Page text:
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Organised criminals stealing miles of copper cable

Organised criminals in the south are targeting industrial sites to steal copper cable, and police are urging people to report crimes and any suspicious activity around industrial sites as soon as possible.

Thieves may target locations such as railway lines, electricity substations, water or sewage works, hospitals, schools, building sites, scrap yards, storage yards, historical sites, cemeteries and war memorials, farms, solar farms, churches and battery storage.

SEE ALSO: The Winchester streets where car crimes have been recorded in the last year

The heat map below demonstrates the areas in the south, including Hampshire, that have been most affected by cable theft in particular between March 1 and April 26.

Hampshire Chronicle: Winchester is a criminal hotspot for copper cable theftWinchester is a criminal hotspot for copper cable theft (Image: Hampshire and Isle of Wight Constabulary)

Copper cable theft sees offenders use a vehicle to drag cable a number of miles before it is cut down and prepared for onward sale. This activity is highly dangerous and poses a serious risk to life, in addition to the damage that is caused to street furniture during the process.

Police say that the financial impact is crippling, and it can also cause serious disruption to the country’s infrastructure, including transport delays, power cuts and loss of connectivity.

This type of crime has seen a 20 per cent increase compared to last year, and is prevalent across a number of areas in the UK. There have been reports of offenders stealing cable, before returning to the offence location at a later date to carry out a further theft of the repaired cable.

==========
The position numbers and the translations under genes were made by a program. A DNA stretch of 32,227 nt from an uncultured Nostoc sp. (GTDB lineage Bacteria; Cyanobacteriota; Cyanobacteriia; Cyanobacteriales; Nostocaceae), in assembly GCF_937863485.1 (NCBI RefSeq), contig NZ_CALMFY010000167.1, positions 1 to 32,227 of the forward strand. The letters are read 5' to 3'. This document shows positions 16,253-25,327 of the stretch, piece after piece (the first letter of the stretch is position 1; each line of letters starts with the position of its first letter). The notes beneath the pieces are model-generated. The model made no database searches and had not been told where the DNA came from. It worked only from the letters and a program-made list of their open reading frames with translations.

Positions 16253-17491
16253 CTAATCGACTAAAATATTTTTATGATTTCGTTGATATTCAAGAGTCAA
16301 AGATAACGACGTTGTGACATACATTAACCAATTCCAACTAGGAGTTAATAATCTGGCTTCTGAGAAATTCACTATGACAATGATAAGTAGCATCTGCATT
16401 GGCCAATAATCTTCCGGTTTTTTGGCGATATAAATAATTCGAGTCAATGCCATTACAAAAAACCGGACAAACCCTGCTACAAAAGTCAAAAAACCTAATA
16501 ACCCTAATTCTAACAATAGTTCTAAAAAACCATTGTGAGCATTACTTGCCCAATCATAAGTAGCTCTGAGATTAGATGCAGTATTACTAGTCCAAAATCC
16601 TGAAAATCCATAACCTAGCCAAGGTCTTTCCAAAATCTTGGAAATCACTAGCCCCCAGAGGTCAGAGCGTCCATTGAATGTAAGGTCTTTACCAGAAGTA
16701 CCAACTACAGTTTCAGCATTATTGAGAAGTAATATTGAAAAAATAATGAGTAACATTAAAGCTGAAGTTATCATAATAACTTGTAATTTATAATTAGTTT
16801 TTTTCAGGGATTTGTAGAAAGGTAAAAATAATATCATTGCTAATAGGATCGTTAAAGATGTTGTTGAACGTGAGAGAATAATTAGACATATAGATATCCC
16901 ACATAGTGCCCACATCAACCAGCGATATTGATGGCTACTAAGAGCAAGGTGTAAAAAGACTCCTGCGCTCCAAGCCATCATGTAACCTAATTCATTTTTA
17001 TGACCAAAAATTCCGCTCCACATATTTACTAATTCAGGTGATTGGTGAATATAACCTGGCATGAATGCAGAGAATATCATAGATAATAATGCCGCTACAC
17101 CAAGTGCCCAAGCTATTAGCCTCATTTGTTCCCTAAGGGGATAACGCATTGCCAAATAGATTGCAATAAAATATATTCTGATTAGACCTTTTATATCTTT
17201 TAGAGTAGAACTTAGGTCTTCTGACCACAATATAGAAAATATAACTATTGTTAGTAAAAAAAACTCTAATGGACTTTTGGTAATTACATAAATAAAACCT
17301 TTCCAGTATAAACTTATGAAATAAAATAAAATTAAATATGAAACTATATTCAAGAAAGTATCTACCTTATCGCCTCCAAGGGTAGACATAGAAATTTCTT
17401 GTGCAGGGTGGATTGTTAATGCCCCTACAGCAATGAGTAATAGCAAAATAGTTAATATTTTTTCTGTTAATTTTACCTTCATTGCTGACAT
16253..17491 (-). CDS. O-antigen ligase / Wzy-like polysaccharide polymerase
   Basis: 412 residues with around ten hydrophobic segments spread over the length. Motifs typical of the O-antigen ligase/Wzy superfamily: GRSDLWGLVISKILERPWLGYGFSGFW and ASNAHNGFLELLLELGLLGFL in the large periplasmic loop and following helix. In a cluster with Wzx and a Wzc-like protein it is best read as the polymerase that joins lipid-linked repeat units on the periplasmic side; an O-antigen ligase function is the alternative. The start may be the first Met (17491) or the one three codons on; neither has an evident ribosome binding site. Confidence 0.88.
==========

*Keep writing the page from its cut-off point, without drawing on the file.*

Large volumes of cable have been reported stolen in the south from solar farms, and in April police received two reports of suspicious individuals intruding on solar farms in the north of Hampshire after dark.

Police have warned readers to look out for these warning signs

  • Unmarked vehicles at or near access points, construction or building sites. Most organisations have marked vehicles with visible company details, although some smaller companies or individual workers may not
  • Unfamiliar individuals loitering around access points, depot entrances or locations where at-risk items are located
  • Consider the threat of internal crime – suspicious behaviour by employees or contractors.
  • Check perimeter fencing for indicators of criminal reconnaissance such as markers tied to fencing
  • Check boundaries to look for gaps or damage which may be a sign of illegal access
  • Work taking place on construction or building sites outside of normal working hours. The local planning authority will know the hours attached to any planning consent within their area, so make an enquiry
  • Unlocked access gates into a building, construction or storage facility without any clear work taking place should always be investigated.
  • Some criminals may use graffiti-style symbols to mark areas where there is cable, metal or other at-risk items suitable for stealing
     

 



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